I’m going to preface this review with the fact that I will always be a meat and potatoes girl over a soup and noodle girl. I have definitely enjoyed Korean, Japanese and Chinese food, and my experience at Saigon Noodles was great, but it would never be my first choice over a good brew pub or a great cafe. With that being said, I really did enjoy my lunch.
Saigon Noodles is at the end of a rundown strip mall on Odana Road, but the inside is surprisingly nice. It is bright with muted colors and a lot of tables. We had to wait a little bit, but they turned tables over really fast and our food came out even faster. I have only been to one other Vietnamese restaurant and I got Thai tea. I loved the unique earthy flavor and sweetness, so I decided to try it at Saigon. Their version was just as orange as I remember, but the sweetness was more muted, which I preferred. I’m not sure why it is called Thai tea at a Vietnamese restaurant, but it is a great little orange concoction that I definitely suggest trying!
For starters we tried their spring rolls and their egg rolls. After we ordered those we were ordering a bowl of Pho to split and asked that it not come with cilantro on top, and the waitress very kindly told us the spring rolls come with cilantro in them and offered to put in a new order to be made without cilantro. That was extremely thoughtful of her because we really don’t like cilantro.
The spring rolls were what you would expect. They were made with the sticky clear wrap, carrots, cabbage and had pieces of beef and shrimp in it. I’m not the biggest fan of spring rolls, but figured I would give them a chance. They were nice and fresh, and the beef had a good flavor. It came with a thick spicy peanut sauce that neither of us were too keen on. I don’t love peanut sauces in general. I usually prefer more savory sauces for my spring rolls. The house sauce that was in a squeeze bottle on our table was much better than the peanut sauce. It was salty, savory and thick enough for dipping. The egg rolls were much better than the spring rolls. They had a good crunch and the mixture inside was perfectly steamed and seasoned. The egg rolls also come with a decent side of pickled veggies on the side. The carrots, cucumbers, white carrots and cabbage all had a light pickle and still had a good crunch. Out of the two, I would choose the egg rolls over the spring rolls, and both were great with the house sauce.
My mom and I ordered a small bowl of Pho and split it. I’m super glad we went with the smaller bowl because it was huge, definitely enough for two. We got the regular bowl with beef tenderloin, and the beef was perfectly tender and there was a lot of it. An order of Pho comes with a plate of add-ins including crunchy bean sprouts, jalapenos, onions, limes and we opted out of the cilantro. We threw the bean sprouts, jalapenos and onions right in and squirted both limes all over. The bean sprouts and onions added a great crunch and freshness to the heavy broth. The jalapenos added a good spice, but you definitely have to be careful to not get two slices in one bite! The limes added a great acidity in the beginning but the juice was overpowered by the broth after a little bit. There were a ton of perfectly cooked noodles, and the broth was heavy and flavorful, but not too salty. Overall we were very happy with our large bowl of Pho.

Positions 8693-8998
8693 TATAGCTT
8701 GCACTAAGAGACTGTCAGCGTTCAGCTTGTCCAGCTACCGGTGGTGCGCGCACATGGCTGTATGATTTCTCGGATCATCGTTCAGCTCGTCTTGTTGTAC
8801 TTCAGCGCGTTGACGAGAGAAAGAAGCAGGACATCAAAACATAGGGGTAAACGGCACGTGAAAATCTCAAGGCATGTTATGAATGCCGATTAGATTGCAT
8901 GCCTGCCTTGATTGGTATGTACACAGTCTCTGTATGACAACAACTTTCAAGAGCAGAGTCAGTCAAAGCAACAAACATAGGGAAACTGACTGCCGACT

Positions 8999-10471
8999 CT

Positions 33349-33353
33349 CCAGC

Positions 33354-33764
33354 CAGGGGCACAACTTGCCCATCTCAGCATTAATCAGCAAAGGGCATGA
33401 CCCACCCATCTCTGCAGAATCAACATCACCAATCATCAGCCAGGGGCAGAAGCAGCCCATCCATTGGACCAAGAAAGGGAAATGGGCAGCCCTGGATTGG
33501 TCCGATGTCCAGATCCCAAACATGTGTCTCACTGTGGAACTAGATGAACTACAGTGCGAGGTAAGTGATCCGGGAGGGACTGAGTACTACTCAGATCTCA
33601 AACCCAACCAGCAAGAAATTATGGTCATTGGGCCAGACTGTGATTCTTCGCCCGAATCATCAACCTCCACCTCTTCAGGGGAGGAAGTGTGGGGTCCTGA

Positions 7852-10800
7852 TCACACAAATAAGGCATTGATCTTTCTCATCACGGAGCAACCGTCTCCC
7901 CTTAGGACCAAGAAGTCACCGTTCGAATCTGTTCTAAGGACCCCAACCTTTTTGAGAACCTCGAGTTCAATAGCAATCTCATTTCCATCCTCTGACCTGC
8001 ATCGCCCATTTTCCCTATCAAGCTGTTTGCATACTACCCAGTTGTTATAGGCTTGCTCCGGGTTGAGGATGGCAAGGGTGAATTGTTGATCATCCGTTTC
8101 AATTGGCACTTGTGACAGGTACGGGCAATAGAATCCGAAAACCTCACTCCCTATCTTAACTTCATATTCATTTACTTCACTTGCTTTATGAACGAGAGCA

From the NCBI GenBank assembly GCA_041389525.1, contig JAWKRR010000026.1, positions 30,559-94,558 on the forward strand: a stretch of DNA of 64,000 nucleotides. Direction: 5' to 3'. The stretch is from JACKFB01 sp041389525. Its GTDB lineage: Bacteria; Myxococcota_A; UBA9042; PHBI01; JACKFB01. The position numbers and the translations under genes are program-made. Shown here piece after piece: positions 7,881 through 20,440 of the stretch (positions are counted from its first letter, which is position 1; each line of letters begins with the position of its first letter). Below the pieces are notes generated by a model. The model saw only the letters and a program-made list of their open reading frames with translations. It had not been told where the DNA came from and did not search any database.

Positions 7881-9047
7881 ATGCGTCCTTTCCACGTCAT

FOOD NOTES: Vietnamese food is not my go-to choice for dining out, but if that’s the type of food I want or I want to take someone out for Vietnamese food Saigon Noodles would be a good choice on the west side. I preferred the Vietnamese dishes I got at Ha Long Bay on Willy Street, they seemed more flavorful and maybe a bit more authentic. The spring rolls were nothing new, but the egg rolls were better than expected. The Pho had a great flavor and the add-ins complimented the heavy broth. The service was good, and the dining room was nicer than expected. If you’re looking for quality Vietnamese food on the west side Saigon Noodles won’t disappoint.
Hehe. “Saigon Noodles Thai Tea” is the first problem. Some Asian restaurants attempt to provide fusion food, with not so good results. The thick an spicy peanut sauce doesn’t seem like an authentic dipping sauce for Vietnamese spring rolls (we call ‘egg rolls’ spring rolls in New Zealand), either deep fried or fresh. They should come with nuoc mam, or a variation of this. You were also missing a lot of salad greens and herbs with your pho. Shame! I hope you find authentic Vietnamese next time on your foodie adventures.
Thanks for the comments! If you’re from the Madison area, do you have a suggestion for finding authentic Vietnamese?
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